There are still quite a few politicians who claim, just a matter of course, that in the Obama era, the United States runs "a trillion-dollar deficit every year." It's clearly time for them to update their talking points.
Closing the books on a fiscal year in which the federal budget deficit fell more sharply than in any year since the end of World War II, the Treasury Department reported on Thursday that the deficit for 2013 dropped to $680 billion, from about $1.1 trillion the previous year.
In nominal terms, that is the smallest deficit since 2008, and signals the end of a five-year stretch beginning with the onset of the recession when the country's fiscal gap came in at more than $1 trillion each year. As a share of the nation's economy, the budget deficit fell to about 4.1 percent, from a high of more than 10 percent during the depths of the Great Recession.
Note, this points to the deficit for the 2013 fiscal year. We won't know the deficit for 2014 until October, but it's projected to be even smaller.
Also keep in mind that yesterday's Treasury report confirms the preliminary projections we reported on last fall.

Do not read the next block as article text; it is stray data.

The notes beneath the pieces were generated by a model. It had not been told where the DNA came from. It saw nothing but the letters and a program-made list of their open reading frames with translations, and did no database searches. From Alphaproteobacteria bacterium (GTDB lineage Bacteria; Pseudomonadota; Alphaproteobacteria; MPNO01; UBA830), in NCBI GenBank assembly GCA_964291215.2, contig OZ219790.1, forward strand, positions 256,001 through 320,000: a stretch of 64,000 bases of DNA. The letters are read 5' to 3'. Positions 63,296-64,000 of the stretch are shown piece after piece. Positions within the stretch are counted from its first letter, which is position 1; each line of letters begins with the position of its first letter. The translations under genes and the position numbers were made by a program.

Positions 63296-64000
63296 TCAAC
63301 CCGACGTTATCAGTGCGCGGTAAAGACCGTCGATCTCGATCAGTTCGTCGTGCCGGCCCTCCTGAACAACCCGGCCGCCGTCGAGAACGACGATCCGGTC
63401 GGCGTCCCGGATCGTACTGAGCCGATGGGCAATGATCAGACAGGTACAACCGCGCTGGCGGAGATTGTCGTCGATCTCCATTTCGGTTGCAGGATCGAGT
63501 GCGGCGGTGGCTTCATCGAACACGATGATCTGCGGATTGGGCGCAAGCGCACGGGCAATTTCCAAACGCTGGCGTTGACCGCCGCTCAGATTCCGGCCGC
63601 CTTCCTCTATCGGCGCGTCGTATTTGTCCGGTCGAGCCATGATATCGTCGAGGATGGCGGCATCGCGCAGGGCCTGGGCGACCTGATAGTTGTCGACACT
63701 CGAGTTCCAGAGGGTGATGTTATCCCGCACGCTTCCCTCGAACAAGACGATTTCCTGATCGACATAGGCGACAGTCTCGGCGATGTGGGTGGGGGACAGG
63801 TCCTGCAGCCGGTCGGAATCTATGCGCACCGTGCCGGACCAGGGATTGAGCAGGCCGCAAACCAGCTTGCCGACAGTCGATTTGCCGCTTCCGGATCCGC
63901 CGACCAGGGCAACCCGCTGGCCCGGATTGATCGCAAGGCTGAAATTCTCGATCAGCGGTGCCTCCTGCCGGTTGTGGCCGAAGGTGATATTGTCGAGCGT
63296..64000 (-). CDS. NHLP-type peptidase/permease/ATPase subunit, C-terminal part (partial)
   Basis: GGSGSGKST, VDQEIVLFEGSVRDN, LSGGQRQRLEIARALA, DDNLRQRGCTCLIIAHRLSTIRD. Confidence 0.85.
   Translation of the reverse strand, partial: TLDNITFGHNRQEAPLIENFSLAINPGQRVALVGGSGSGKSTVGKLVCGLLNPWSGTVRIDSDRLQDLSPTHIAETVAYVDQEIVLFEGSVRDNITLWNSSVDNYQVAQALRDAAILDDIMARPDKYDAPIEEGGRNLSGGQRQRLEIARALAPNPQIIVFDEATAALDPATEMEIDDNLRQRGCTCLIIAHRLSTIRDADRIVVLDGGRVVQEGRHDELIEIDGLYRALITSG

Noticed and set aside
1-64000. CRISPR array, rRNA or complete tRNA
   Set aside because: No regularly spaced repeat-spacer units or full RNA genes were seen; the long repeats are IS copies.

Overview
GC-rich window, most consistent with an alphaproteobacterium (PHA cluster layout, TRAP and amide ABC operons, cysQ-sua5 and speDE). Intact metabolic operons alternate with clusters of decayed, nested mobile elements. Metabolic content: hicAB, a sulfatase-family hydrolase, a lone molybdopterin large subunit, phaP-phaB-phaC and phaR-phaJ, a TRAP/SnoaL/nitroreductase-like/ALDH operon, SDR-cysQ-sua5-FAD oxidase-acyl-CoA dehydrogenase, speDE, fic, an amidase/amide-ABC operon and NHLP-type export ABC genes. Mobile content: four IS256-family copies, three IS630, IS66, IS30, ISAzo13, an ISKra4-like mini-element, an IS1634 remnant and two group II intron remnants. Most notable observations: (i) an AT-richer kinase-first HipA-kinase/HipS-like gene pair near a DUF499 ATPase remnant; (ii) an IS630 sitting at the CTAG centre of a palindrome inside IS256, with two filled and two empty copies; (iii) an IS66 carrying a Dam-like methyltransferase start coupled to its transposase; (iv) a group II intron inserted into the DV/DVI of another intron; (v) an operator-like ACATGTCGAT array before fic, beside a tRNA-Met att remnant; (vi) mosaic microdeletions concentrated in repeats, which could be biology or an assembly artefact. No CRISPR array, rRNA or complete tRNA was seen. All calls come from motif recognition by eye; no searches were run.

The sharp reduction in the deficit last year was boosted in large part by increased government revenue. At the start of the year, the wealthiest taxpayers began paying slightly higher taxes -- a policy Republicans said would slow the economy and cause lower federal receipts. We now know GOP policymakers had it backwards: "The Treasury said revenue climbed $324 billion, to $2.8 trillion, from 2012 to 2013. That is growth of around 12.9 percent, reflecting both higher income tax rates and the strengthening economy."
Regardless, deficit hawks -- a contingent I am not a part of -- have to reason to be thrilled. It may be a well-kept secret, with polls showing the vast majority of Americans assuming the deficit is growing quickly, but the reality is the United States hasn't seen this much deficit reduction, this quickly, in about 80 years.
In theory, this should matter to federal policymakers quite a bit.